The History of Valentine's Day
Valentine's Day as we know it today, a sweet
celebration of love, has had many influences, some
pagan, some Christian, and some overwhelmingly cultural.
The celebration of love for the sake of love, with its
symbols of Cupid's arrows, red roses and Valentine's Day
cards, evolved slowly over the last 2,500 years.
The pagan origins of Valentine's Day begin with the
Roman feast of Lupercalia. On February 14, Romans
honoured Juno, the goddess of fertility. The feast of
Lupercalia began the next day. Lupercalia was festival
to celebrate spring, or more specifically to celebrate
the Faunus, the god of wild nature and/or agriculture.
It was a time for purification and renewal, as well as a
time to reflect on the founders of Rome, Romulus and
Fertility rituals, including taking the hides of a
sacrificial goat and hitting crops, and even women with
them, abounded. At the festival, it was customary for
boys to draw the name of a prospective lover from an
urn. These matches would last a year, until the next
Lupercalia feast, with many marriages resulting from the
In 496 AD, Pope Gelasius abolished the Lupercalia
festival. Instead, he initiated a day of celebration for
St. Valentine on February 14. Like
Halloween, Valentine's Day traditions grew from the
Christian influence overtaking the established pagan
festivals. Now, instead of Roman boys and girls taking
names of lovers in the annual draw, they drew names of
saints. These "lovers" saints were to be the children's
moral and spiritual guides for the year.
Why did Gelasius choose Valentine as the patron saint
for the day? Records indicate that there were three
martyred men by the name of Valentine. The most famous
Valentine was a Roman priest during the reign of
Claudius II, or Claudius the Goth. The reign of Claudius
was particularly bloody, and many Roman men refused to
join the military. Claudius believed the men did not
want to leave their families behind, so he banned all
marriages and engagements. Valentine refused to respect
the Emperor's edict, and started marrying couples in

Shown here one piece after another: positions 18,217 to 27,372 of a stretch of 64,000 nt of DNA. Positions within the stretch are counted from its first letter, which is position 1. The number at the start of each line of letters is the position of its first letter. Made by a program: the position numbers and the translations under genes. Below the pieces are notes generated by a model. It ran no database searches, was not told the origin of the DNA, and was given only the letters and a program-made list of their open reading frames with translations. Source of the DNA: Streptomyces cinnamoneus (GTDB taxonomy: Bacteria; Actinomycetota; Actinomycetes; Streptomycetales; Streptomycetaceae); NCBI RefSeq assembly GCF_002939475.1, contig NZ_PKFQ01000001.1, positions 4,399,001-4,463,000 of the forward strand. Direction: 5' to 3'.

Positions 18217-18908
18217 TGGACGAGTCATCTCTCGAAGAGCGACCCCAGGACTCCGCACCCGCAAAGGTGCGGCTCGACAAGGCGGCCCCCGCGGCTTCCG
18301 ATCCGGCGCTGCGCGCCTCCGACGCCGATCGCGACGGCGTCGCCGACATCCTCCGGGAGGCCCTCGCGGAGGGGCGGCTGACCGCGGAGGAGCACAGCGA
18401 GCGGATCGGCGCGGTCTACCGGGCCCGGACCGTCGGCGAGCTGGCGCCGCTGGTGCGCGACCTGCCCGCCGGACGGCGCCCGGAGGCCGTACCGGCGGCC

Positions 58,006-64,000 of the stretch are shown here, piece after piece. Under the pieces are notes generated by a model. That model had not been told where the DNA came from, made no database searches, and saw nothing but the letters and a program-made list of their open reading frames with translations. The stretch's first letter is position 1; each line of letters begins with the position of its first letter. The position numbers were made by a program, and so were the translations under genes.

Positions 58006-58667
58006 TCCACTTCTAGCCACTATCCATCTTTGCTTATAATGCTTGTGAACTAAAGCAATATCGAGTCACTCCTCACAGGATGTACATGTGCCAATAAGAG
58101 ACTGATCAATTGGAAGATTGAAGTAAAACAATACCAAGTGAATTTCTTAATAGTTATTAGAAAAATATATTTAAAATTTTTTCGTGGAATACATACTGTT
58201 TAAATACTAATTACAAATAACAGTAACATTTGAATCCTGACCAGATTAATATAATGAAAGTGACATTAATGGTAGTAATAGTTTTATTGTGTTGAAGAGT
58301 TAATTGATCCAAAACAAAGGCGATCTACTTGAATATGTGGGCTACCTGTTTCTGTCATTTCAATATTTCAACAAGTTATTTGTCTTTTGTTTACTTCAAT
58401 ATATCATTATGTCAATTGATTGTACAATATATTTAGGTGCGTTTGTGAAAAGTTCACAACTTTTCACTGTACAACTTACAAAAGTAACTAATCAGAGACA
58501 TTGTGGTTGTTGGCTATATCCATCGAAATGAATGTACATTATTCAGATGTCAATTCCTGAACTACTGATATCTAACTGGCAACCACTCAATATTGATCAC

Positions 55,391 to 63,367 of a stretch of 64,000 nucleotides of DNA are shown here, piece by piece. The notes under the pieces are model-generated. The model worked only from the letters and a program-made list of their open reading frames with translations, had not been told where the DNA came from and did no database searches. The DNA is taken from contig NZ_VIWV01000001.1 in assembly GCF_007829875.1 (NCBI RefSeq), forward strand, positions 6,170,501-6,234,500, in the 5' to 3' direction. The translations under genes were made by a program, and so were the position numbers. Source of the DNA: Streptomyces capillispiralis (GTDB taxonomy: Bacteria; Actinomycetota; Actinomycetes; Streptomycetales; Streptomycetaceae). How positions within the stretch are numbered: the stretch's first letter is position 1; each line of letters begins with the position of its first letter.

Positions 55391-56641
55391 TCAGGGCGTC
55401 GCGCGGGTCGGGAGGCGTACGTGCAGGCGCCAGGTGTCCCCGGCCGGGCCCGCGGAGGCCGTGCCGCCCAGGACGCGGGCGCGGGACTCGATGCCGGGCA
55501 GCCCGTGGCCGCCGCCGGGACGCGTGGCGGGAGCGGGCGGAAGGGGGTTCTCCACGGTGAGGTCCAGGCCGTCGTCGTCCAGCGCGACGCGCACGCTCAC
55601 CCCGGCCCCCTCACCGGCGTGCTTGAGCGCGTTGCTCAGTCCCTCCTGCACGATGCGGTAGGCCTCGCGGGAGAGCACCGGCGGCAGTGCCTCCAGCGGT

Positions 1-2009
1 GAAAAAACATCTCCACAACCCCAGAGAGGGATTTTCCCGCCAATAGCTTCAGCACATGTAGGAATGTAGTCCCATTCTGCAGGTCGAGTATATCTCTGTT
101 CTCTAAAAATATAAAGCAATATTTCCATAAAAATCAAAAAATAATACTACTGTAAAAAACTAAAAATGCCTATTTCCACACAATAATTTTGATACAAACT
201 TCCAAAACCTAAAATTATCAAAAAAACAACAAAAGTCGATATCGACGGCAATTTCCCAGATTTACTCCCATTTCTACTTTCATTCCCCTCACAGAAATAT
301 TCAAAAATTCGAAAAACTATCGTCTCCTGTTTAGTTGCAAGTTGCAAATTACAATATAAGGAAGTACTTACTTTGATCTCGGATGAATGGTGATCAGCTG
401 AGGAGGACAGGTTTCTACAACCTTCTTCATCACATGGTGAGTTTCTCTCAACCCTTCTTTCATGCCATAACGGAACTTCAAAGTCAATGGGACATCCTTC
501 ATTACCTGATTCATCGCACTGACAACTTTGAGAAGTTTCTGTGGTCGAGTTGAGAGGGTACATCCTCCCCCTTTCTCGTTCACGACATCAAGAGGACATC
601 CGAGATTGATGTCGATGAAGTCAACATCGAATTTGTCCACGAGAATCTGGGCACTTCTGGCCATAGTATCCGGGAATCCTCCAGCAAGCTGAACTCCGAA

secret, risking his life for love - literally. He was
imprisoned, stoned, beaten and then beheaded on February
14, 270 AD.
While the Roman priest was in jail, or so the story
goes, he fell in love with the daughter of the jailer,
sending letters to her signed, "From your Valentine."
The association of lovers with the martyred saint became
the main reason why Gelasius chose to celebrate St.
Valentine during the feast of Lupercalia, maintaining
the festival's origins in terms of its celebration of
fertility and marriage. The more accepted version of
Valentine's life states he was apprehended to the
prefect of Rome, asked to give up his faith, and when he
refused, was executed. Somehow, the romantic story of
secret marriages and dying for love seems more fitting
for Valentine's Day!
The second St. Valentine was a Bishop from Terni, who
was martyred a few years later. Rumour states both
saints were buried close to each other on the ancient
Via Flamina, now the Porta del Popolo, which was then
named the "Gate of St. Valentine." The third known St.
Valentine was a priest from Africa, and nothing more is
known of him.
Medieval folklore tells a different story of the
origins of Valentine's Day. Birds were said to have
chosen their mates on February 14, thus the mating
season initiated the custom of celebrating love on that
very date. Geoffrey Chaucer commented on the folklore,
for the first time in print, in his poem, The
Parliament of Fowls, written sometime in the late
14th century: "For this was on St. Valentine's Day, when
every fowl cometh their to choose his mate."
Chaucer's poem explores the themes of love in terms
of many of the myths of his day, with the relationships
between the birds standing in for customs of courtly
love. The Parliament of Fowls firmly established
St. Valentine as the patron saint of lovers, a mythology
that still exists today.
The Duke of Orleans, captured during the Battle of
Agincourt, sent a love letter to his wife while
imprisoned in the Tower of London, this letter, on
display at the British Museum in London, became the
world's first 'valentine.' In 1537, a Royal Charter by
Henry VIII, himself a man obviously devoted to the
pleasures of love (if having six wives is any
indication), officially declared February 14 as St.
By the next century, Valentine's Day was widely
celebrated in Britain and, by the 1700s cards were
exchanged on a regular basis, which became one of the
precursors to how the holiday is celebrated today. The
first commercial Valentine appeared in the 1840s when an
American woman named Esther Howland started a business
making mass-produced Valentines that was incredibly
Many of our modern Valentine's Day symbols have roots
in these very traditions, from Cupid's arrows and
red roses, to cards professing undying love. For
centuries now couples have set aside time on February 14
to celebrate their feelings.